One, it's not very democratic. These changes are rarely put to voters. Many Europhiles think that if they were, they would take too long, or might never happen. A British financial writer here called the ungainly 15-member European Union, led by a different country every six months, a structure "that is barely comprehended and certainly not loved."

    Two, sovereignty in today's Europe is far less sacred than it is in the U.S. Even as nations cede power to the EU, patriotic nationalism is not a force in mainstream domestic politics. (The British, long tortured about European union, are a partial exception).

    These differences feed the stereotypes that surface in trans-Atlantic spats. There's a popular view in Europe that its approach to world affairs is more grown-up than America's - that we're gunslingers; we see things in black and white; we'd rather fight than talk.

    "The military is the hammer in the toolbox, but not every problem is a nail," says the EU's ambassador in Washington, Guenter Burghardt. Since the "axis of evil" speech, official Europe's message to the U.S. has been: "Calm down. Things aren't so simple. Each bad guy is different. Bombs won't solve everything."

    Sound reasonable? Sure. Condescending? That, too. Chris Patten, the EU's commissioner for external affairs, is a Brit who has criticized Bush but regards himself as pro-American. Over lunch with journalists here, he acknowledged this snob element in European attitudes, recounting how in the early '60s, British Prime Minister Harold Macmillan "used to describe Europe or Britain as 'Athens to America's Rome.' "

    Said Patten: "I think that President Kennedy must have curled up inside every time he uttered that sort of patronizing crap."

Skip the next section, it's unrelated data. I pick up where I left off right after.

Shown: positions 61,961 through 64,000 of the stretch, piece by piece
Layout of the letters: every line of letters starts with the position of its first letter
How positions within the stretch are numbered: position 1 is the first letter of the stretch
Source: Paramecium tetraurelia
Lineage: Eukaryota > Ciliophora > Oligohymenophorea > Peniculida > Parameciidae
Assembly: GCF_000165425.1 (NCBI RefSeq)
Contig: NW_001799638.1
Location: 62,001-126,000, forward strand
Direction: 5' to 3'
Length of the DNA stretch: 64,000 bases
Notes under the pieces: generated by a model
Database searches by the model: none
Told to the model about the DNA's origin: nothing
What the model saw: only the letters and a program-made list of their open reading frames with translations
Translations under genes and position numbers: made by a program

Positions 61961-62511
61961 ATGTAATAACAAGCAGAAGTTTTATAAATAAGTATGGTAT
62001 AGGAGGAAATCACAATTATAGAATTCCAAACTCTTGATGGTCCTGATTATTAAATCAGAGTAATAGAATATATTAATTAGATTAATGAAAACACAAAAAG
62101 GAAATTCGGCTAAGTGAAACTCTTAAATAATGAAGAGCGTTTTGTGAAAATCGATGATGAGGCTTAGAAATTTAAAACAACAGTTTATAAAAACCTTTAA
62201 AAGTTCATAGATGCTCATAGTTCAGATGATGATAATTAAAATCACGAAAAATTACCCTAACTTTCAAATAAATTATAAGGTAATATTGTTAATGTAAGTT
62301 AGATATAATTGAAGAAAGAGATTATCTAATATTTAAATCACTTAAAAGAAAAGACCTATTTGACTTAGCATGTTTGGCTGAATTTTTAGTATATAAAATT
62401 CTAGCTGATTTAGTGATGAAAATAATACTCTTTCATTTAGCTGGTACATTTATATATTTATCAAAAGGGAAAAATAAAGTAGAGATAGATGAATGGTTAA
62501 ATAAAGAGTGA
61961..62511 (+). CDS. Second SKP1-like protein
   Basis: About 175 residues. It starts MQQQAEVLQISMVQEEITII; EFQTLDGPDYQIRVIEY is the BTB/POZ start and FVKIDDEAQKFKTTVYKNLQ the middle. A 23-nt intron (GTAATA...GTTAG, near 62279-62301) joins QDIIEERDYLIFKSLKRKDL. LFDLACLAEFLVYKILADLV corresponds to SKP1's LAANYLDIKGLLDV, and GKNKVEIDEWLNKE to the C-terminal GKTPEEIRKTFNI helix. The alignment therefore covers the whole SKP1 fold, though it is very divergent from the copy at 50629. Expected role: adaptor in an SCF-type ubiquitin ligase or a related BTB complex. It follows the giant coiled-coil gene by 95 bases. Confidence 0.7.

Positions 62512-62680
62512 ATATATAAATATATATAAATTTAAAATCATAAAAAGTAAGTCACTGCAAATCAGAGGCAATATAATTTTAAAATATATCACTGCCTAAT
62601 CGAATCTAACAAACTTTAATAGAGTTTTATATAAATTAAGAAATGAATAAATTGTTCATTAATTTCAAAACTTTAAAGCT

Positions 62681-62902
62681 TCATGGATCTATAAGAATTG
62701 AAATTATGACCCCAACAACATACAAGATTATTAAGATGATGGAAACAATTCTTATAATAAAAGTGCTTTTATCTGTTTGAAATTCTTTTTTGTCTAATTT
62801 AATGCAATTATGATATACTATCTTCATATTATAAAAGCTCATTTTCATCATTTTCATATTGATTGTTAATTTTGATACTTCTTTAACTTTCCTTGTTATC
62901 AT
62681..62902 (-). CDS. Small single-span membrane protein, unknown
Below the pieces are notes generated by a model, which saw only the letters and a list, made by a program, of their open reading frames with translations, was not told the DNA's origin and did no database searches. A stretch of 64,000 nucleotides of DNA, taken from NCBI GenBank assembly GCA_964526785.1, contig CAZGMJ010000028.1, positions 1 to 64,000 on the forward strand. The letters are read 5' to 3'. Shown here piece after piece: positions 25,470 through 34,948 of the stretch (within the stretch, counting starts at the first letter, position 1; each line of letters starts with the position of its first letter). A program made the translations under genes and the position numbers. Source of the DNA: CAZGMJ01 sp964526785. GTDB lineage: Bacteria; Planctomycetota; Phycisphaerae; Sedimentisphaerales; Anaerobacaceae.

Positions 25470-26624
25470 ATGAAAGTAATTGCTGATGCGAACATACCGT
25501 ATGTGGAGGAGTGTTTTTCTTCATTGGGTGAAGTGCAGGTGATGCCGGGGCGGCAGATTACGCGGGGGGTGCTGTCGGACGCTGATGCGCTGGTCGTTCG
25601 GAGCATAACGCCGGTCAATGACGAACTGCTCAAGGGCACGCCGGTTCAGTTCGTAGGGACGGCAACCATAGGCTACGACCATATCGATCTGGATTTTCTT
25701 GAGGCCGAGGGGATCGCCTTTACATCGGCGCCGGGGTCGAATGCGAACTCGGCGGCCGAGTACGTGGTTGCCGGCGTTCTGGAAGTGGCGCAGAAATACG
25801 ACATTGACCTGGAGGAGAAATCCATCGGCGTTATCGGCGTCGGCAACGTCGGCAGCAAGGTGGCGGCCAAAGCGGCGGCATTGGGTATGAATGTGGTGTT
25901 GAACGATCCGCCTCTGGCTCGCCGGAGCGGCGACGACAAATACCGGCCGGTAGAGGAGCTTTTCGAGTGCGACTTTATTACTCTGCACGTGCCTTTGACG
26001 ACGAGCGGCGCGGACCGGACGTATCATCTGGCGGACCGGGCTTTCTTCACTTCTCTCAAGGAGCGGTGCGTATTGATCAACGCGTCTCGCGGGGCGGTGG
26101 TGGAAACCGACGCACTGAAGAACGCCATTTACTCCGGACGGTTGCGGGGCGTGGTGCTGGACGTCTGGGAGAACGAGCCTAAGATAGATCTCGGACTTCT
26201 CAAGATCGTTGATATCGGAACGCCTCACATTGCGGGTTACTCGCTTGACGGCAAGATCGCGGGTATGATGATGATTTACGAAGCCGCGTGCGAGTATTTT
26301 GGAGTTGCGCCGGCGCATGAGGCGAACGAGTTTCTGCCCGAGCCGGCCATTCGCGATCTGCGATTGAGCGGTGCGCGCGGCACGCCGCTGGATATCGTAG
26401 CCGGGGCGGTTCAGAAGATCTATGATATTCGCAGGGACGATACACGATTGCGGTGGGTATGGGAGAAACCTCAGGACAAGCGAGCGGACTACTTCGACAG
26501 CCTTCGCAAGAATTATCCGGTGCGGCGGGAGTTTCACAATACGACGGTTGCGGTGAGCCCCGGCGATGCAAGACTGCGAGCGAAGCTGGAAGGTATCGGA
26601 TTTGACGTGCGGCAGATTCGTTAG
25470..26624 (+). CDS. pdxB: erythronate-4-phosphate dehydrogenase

Then there's the popular American stereotype of Europe, a land of free-riders and appeasers, enjoying the U.S. defense umbrella but unwilling to face up to tyrants or terrorists.

    In a Wall Street Journal op-ed piece last week, ex-CIA director R. James Woolsey found his metaphor in the classic Western, "High Noon." Woolsey likened the U.S. to the gutsy marshal played by Gary Cooper and Europe to the timorous town folk ready to cave to the local gang because the saloon might get shot up.

    Europeans express deep annoyance with this view. Patten said he didn't need to be told that the North Korean dictator is "a very wicked chap" and that Saddam Hussein is "an evil dictator" and that reformers in Iran don't have much power.

    "I read the paper. I'm well informed. I know about weapons of mass destruction," he said edgily.

    Javier Solana, the EU's foreign policy chief, insists he's sensible to the threats that now consume U.S. policy makers. "We are not crazy," he said.

    So what does the dispute come down to?

    It's fair to say there are two broad strains to Europe's complaints.

    One is more reflexively negative toward American policy and more deeply hostile to U.S. military action in the Islamic world. The other comes from Europeans who might eventually be persuaded to support an attack on Iraq, but are alarmed and irritated because they think U.S. leaders are indifferent to the views of their allies.

    This suggests that the U.S. and Europe will continue to annoy each other, but a serious rupture is more improbable.

    At cross purposes, says Burghardt, "we can do a lot of damage to our global affairs."